CHRISTIANS AND ATHEISTS
(SOMETIMES) BEHAVING BADLY
I recently ran across an article from November 2007 called "10 Things Christians and Atheists Can (And Must) Agree On" by David Wong at cracked.com.
Wong seems to be able to see both sides of this issue. Brought up in a Pentecostal church, he says,""I soured on the whole religion thing in my teens, as you can probably imagine, and then came back to it later kind of on my own terms." He says his friends are about equally divided between Christians and non-believers.
He points out how these two factions infuriate each other, Christians by claiming atheists really do believe but are just rebellious and warning atheists of their futures in everlasting hell, and atheists by pointing out how irrational or stupid believers are.
Wong thinks, with a little respect for each other, we can agree on much and need to do so.
While I disagree on some minor points, I do agree in general with most of what Wong says. There are over 400 comments, some from those pointing out flaws in Wong's reasoning, while others who didn't seem to get the message still condemning each other for their beliefs of lack thereof.
I have always tried to respect the beliefs of others. Most of my friends are Christians and I don't go around telling them they are idiots for believing what seems totally irrational to me. They probably wouldn't be my friends if I did. But I have to admit that often I ask myself, "How can this intelligent person believe what makes no sense at all?" I have to remind myself that I was indoctrinated into Christianity and believed it blindly until I was about twelve. Why did I see the inconsistencies and violence in the Bible while they missed it?
Part of the answer is that I was forced to read the Bible cover to cover, several times, whereas most of my friends know few details from the Bible beyond the nice parables in the New Testament. Yet my parents and sibling read the same things I was reading. They remained devoted Christians.
The fact that I even have this blog indicates my frustration at being surrounded by Christians who judge me based on my unbelief, even though they don't know me. I am frustrated by those who think morality comes only from religion, specifically their particular brand of religion. I am frustrated by those who try to bash me over the head with religion. And I am frustrated by religious people who try to interject religion into secular political issues.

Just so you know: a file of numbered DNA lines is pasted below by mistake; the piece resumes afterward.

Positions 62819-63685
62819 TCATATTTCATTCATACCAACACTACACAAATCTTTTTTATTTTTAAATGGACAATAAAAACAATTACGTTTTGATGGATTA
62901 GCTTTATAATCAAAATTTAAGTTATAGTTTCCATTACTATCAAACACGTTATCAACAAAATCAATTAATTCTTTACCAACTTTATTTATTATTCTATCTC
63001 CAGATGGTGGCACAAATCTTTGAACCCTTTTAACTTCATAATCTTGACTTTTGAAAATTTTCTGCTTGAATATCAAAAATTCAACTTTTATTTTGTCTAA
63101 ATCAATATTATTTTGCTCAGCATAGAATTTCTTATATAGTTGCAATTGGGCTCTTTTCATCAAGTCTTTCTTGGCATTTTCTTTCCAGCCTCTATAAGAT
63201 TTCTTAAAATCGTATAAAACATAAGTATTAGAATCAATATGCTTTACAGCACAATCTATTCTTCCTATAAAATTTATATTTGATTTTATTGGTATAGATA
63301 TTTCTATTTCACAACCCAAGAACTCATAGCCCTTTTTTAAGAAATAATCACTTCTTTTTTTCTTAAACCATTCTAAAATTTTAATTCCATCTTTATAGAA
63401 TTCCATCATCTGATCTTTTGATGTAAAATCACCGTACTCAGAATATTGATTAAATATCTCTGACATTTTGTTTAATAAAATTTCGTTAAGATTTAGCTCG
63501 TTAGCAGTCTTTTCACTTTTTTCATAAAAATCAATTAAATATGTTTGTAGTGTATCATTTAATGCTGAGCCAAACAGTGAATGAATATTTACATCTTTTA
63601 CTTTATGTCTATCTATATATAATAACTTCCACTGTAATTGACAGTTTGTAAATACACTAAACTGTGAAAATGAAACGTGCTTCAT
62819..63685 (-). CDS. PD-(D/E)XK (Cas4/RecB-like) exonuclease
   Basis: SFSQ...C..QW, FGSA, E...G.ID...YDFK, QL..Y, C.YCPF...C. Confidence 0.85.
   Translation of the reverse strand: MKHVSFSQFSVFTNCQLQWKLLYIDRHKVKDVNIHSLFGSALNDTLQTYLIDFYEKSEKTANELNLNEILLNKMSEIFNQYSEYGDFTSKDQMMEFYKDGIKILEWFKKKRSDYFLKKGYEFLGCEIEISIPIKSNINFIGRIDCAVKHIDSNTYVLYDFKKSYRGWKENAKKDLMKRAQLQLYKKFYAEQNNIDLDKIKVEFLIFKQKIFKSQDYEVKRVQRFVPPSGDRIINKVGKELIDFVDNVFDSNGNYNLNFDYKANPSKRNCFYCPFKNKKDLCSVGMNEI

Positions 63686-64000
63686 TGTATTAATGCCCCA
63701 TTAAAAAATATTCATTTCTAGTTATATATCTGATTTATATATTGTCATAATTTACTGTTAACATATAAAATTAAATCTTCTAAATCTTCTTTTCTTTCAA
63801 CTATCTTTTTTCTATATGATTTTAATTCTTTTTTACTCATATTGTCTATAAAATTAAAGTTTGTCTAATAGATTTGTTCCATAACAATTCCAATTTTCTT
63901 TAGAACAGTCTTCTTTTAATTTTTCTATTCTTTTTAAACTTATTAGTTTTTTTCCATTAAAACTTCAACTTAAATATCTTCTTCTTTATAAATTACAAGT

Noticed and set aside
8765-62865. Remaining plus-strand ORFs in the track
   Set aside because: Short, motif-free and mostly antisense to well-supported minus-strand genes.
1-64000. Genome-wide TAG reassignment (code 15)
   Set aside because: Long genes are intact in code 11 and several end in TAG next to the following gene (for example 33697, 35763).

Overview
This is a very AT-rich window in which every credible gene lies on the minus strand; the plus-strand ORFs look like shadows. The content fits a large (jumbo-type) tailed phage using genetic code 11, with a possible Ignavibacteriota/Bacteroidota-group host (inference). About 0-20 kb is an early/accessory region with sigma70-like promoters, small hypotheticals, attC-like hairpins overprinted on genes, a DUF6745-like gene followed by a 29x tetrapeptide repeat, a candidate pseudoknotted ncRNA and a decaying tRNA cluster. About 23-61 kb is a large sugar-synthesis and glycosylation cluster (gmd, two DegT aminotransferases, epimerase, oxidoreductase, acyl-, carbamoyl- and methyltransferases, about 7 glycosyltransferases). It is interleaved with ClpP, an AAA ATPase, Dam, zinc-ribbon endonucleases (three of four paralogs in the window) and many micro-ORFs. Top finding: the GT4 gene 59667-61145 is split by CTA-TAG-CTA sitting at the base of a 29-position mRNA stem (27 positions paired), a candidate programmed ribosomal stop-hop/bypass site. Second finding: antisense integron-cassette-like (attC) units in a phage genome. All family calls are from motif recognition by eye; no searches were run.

I can also see that religious people are threatened by the wave of atheist literature that has been on the best-seller list over the last decade, not only because atheists are brazenly open about their denial of gods, but also that the books are so popular. Since we know most people "preach to the choir" so to speak, most of the books are probably purchased by people who are already non-believers or by those who have serious doubts about religion. If the books are selling so well, there must be millions and millions of atheists out there. Religious people fear a moral decay if others don't have the same basic beliefs as they do.
They need not fear. Most of the people I know, be they Christian, Jew, Muslim, Buddhist, atheist, agnostic, or other, have the same or similar core values. Some of the issues on which we disagree (abortion, homosexuality) seem to have been manipulated by politicians or religious leaders to attract attention or to gain or keep power. That doesn't mean there are not people who have strong beliefs on both sides of those issues, but I think our differences have been blown out of proportion by master manipulators who relish widening the gaps between us.
Whether or not you take the time to read Wong's entire article, and I strongly encourage you to do so, I would be interested in your comments --from both believers and non-believers.
(Remember my comment policy: I welcome opposing opinions as long as they are not abusive or preachy. Comments from "Anonymous" have been blocked due to numerous spam-ads received in the past.)